Good trick...wrong audience

Discuss your favorite close-up tricks and methods.

Postby Bill Wheeler » 03/02/05 03:04 PM

I thought I would start a thread that discussed times that we thought a trick we performed would slay an intended audience, but it played to the wrong group (i.e., magicians instead of laypeople or vice-versa). Perhaps discussing what we learned as well.

The trick I had in minded was Larry Jennings's "The Purloined Thought". I thought to myself: "thought cards across, what could be stronger for a layperson". In general the audience reaction was muted...and I couldn't figure out why; until I performed this effect for a magician. Magicians reactions were much much stronger.

In the end I realized it played stronger for magicians because it didn't look like I did anything to make the card jump across...its methodology was clever and offbeat. Laypeople (from what I recall) were putoff by having to name the card they thought of, and counting the cards to prove one had jumped wasn't as engaging.

Live and learn :)
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Postby Ed Oschmann » 03/02/05 07:23 PM

I once performed an amazing memorized deck effect to conclude my set. Upon completion the man said "That was good, but how did you fit two tennis balls under that cup?" reffering to my previous trick. Should've stopped at the chop cup routine with this particular audience.
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Postby John Pezzullo » 03/03/05 02:53 AM

Good trick: Al Goshman's 'Magic Ding Dong'

Wrong audience: Beijing, August 1978 - cabaret show at the Chinese Eunuchs Association Annual Convention
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Postby Gerald Deutsch » 03/03/05 04:23 AM

Whenever I do a planned performance (not a quick impromptu effect - which I do mostly) I have a list of the effects I plan to perform (walk around or platform) and after the performance I "grade" each effect.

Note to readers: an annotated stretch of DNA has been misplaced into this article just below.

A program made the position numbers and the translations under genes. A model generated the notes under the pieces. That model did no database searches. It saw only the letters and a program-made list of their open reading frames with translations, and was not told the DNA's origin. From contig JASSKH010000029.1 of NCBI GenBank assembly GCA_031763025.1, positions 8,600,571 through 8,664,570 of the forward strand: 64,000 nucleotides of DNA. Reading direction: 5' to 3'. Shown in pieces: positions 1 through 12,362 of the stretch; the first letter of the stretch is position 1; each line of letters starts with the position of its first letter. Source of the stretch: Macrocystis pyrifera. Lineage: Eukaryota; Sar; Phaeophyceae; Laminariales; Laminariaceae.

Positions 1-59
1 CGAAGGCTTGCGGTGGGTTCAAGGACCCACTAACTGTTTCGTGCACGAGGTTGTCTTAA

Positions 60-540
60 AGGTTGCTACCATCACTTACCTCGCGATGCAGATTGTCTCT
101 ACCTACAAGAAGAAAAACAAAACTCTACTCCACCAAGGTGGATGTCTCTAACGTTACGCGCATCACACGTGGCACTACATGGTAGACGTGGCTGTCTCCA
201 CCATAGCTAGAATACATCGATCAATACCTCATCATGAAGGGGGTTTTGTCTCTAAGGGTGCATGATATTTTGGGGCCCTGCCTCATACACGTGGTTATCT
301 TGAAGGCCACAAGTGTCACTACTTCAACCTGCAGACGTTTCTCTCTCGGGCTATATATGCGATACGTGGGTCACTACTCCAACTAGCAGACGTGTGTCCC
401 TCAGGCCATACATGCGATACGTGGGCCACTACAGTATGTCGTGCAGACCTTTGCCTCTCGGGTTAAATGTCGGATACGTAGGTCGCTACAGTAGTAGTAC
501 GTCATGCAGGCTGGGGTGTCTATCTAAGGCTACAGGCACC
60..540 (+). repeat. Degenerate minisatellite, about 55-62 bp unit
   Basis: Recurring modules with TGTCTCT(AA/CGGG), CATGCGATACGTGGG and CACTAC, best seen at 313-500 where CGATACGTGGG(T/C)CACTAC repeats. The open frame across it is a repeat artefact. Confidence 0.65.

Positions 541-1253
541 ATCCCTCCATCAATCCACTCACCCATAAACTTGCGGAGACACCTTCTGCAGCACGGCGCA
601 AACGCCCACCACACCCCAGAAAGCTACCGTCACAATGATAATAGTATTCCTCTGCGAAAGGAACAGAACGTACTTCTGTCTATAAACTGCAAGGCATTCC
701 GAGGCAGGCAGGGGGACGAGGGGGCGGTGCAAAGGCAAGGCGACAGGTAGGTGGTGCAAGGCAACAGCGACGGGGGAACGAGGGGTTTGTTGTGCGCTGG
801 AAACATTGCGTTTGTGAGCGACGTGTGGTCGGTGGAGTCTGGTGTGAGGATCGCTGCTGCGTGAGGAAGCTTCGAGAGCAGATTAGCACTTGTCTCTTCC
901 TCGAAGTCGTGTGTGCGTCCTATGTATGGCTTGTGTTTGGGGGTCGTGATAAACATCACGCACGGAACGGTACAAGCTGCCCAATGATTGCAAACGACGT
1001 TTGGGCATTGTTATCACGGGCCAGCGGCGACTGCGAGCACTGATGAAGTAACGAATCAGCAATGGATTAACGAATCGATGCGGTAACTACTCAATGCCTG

For example, I will put one of the following letters next to each effect and then I explain that the letters mean:

A Went over great
B Not done (did not seem appropriate to do here)
C I did it too fast
D Went over "fair"
E Did not go over well - not good for this group

And then I try to understand what I could do next time to make those effects that didn't go over "great" be better in the future and to understand what effects might have been better at that performance.
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Postby Guest » 03/03/05 07:41 AM

John - LOL!

I used to pretend to gouge my eye out with my fork for friends whenever I'd go out to eat somewhere that had coffee creamer. One time while going to an academic tournament with my science teacher, I made the mistake of doing it in front of her, and she nearly had a heart attack. She really thought I had poked my eye out!

Bless her heart.

Postby Guest » 03/03/05 10:26 AM

Good Effect: Needle Through Arm
Wrong Audience: Narcotics Anonymous Chapter

Good Effect: Headline Prediction
Wrong Audience: Anywhere on September 12, 2001

Good Effect: Razor blade shreds all cards in box except selection.
Wrong Audience: Post-abortion recovery room.

Good Effect: Chris Kenner's "Three-Fly".
Wrong Audience: Jonathan Townsend.

Good Effect: Magician successfully predicts the total of a column of five-digit numbers supplied by audience members.
Wrong Audience: Special Olympics.

Good Effect: Sand mixed in a bowl of water returns to its original form.
Wrong Audience: Tsunami relief benefit.

Good Effect: Performer produces yards and yards of colorful streamers from his mouth.
Wrong Audience: Bulimia support group.

Good Effect: Magician injects shock-value vulgarity into a predictable, formulaic joke structure.
Wrong Audience: Time will tell.

Postby Jonathan Townsend » 03/03/05 11:01 AM

Originally posted by Dan Huffman:
Good Effect: Chris Kenner's "Three-Fly".
Wrong Audience: Jonathan Townsend.
Try that the OTHER WAY you *&($$#

Good Effect: Jon's coins across
Wrong Audience: Bob Kohler and Chris Kenner

Please get better before I have the chance to meet you.

(I lightened it up, not a complete grouch -JT )
Mundus vult decipi -per Caleb Carr's story Killing Time
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Postby Guest » 03/03/05 02:05 PM

Dude...everyone here knows the history behind the theivery, renaming and popularizing of what you came up with. Hence the joke. Please lighten up before I have the chance to meet you.

(Crap. You were funnier when you were grouchy.)

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